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Little progress with the US plastics agreement – producers call for increased efforts for INC-4

The member states of the United Nations want to put an end to environmental pollution through plastic waste by 2040. An initial draft for the agreement was presented at the third meeting of the inter-state negotiating committee that aimed to draw up an international legal instrument to combat plastic pollution (INC-3). The meeting was held from 13 – 19 November 2023 at the headquarters of the UN Environment Program (UNEP) in Nairobi, Kenya. Consensus on the next steps that were needed to draw up the agreement was, however, not reached in Nairobi. The biggest point of contention is whether the agreement should provide for a limit to the amount of plastics produced.

The zero draft, which was negotiated in Nairobi, pursues two main aims, namely to protect human health and the environment against plastic pollution, and to end environmental pollution through plastic waste. It contains different options for the scope and characteristics of a global plastics agreement. With regard to the biggest point of dispute – limiting the production of primary plastics – three options are given in the draft of the INC-3 negotiating committee. In the first, all countries would have to ensure that plastics production remains below a binding target. The second option contains a global target to control and reduce total production as well as national targets that are laid down by every country in order to reach this target. The third option provides for the countries themselves to fix the targets that would serve to control and reduce plastics production. In Nairobi, especially oil-producing countries like Saudi-Arabia, Iran and Russia blocked the proposed restriction of plastics production and, according to press reports from negotiating circles, came up with numerous suggestions for change. The result was that no agreement was reached in Nairobi on the next steps, which means that there is no mandate to continue working both politically and scientifically on the text of the draft before the next round of negotiations in April 2024 in Ottawa, Canada (INC-4). Consequently, the negotiations are now being delayed as a whole. The association of plastics producers, Plastics Europe (PE), was disappointed about the lack of agreement and appeals in a statement to all parties involved to increase their efforts and, ahead of the next round of negotiations, to draw up suitable solutions. To accomplish this, they should double their efforts – and that includes industry and governments. Plastics Europe had hoped that the talks in Nairobi would concentrate on the circular economy, including structural measures to promote sustainable production and sustainable consumption as well as recycling. In Ottawa, the leaders of the negotiations should, in the opinion of the association, then occupy themselves, for example, with the question of how best to promote sustainable production and the sustainable consumption of plastics and plastic products, and how to enable the rapid worldwide expansion of collection, sorting and recycling (both mechanical and chemical recycling). Virginia Janssens, Managing Director of Plastics Europe in Brussels, explains: "Apart from that, they must introduce measures that create greater demand for recyclable plastics and create a sustainable financing system that can mobilise the massive public and private investment that is needed for this transformation. We hope that, in the next round of negotiations, further progress can be achieved with these measures, and we will continue to advise the leaders of the negotiations – wherever this helps – in our role both as private investors and as infrastructure and technology providers." The German Chemical Industry Association (VCI) is of a similar opinion. Even before the negotiations in Nairobi, the VCI, together with Plastics Europe Deutschland, warned against losing sight at the negotiations of what, in the opinion of the associations, is the most important target, namely the circular economy. The VCI also regards very critically any efforts to put a general limit on plastics production. Wolfgang Große Entrup, Director General of the VCI, points out that "calling plastics as a material with so many benefits into question is going in completely the wrong direction. Plastics have become indispensable in many areas for sustainability and climate protection, for example in wind power and solar plants. The key is to exhaust all possibilities for producing plastics from non-fossil raw materials and, at the end of their useful life, to consistently recycle them. So that this can become reality all over the world, we need to encourage the entire range of recycling technologies.“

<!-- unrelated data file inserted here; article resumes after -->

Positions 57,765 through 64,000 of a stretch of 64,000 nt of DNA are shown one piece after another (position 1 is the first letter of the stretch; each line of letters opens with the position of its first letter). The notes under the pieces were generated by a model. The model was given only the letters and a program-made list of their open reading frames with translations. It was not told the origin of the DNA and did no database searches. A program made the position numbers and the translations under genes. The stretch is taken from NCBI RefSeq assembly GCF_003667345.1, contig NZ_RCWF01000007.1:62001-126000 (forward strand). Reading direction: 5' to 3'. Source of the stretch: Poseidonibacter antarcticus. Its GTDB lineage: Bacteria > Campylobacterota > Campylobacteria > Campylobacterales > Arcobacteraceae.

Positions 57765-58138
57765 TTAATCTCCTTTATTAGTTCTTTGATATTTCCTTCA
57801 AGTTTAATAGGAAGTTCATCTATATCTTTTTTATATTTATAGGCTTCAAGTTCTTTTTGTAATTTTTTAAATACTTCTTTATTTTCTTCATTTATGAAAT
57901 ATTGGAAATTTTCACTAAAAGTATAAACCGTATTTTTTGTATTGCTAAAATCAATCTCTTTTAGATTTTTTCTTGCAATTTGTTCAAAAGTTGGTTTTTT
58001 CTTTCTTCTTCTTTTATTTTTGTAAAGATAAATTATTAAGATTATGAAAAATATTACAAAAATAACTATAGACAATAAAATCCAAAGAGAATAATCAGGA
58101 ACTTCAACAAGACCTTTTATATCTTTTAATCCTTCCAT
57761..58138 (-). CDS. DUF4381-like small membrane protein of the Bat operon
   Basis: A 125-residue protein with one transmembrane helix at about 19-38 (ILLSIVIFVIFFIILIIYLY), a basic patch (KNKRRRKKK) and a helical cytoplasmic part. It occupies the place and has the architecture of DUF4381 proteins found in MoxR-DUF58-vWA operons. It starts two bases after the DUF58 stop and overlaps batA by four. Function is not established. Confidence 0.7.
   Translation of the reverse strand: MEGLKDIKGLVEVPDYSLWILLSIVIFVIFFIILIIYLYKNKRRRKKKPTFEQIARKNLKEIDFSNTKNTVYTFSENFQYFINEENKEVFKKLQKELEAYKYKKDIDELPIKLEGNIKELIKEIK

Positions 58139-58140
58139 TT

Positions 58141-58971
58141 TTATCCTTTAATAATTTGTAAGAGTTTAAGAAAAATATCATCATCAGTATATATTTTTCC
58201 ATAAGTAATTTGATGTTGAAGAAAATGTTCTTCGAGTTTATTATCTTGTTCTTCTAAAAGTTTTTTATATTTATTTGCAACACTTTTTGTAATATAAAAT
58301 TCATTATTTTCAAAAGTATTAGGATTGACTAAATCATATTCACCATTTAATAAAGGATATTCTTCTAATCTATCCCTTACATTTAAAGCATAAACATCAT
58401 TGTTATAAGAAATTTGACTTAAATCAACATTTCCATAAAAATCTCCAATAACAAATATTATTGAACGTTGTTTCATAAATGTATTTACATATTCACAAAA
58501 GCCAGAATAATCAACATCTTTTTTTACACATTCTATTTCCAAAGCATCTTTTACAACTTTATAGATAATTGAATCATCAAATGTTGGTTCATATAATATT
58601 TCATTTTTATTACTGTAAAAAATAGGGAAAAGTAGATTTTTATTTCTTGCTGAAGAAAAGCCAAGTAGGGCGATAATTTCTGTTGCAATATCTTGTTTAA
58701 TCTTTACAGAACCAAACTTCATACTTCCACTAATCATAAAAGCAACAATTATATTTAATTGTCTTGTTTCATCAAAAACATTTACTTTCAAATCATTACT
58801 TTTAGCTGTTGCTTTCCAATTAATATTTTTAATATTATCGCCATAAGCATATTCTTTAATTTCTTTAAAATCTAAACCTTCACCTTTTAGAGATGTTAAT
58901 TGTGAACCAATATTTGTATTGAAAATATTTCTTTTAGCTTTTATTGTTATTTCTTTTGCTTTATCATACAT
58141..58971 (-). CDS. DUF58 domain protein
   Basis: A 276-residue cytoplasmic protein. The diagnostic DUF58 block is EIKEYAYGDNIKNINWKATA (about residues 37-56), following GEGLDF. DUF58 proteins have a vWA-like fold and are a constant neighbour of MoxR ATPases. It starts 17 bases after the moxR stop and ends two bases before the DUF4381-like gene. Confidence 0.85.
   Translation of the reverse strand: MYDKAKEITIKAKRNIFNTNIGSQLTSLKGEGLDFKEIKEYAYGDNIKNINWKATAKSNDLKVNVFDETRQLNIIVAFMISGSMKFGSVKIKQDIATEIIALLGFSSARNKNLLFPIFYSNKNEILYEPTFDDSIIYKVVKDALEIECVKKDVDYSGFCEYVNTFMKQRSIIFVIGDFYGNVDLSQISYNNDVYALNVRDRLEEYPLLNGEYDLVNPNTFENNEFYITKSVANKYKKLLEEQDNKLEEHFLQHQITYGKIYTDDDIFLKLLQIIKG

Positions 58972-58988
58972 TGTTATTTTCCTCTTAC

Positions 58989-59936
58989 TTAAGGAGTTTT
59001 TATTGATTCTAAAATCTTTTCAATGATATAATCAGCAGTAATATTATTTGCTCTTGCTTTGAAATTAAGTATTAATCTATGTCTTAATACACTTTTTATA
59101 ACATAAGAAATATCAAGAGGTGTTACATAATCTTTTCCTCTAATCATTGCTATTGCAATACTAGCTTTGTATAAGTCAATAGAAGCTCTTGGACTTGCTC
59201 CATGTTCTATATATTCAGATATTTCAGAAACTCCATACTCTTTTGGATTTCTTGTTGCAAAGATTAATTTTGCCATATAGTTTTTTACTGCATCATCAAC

Further information: to download the zero draft for the plastics agreement

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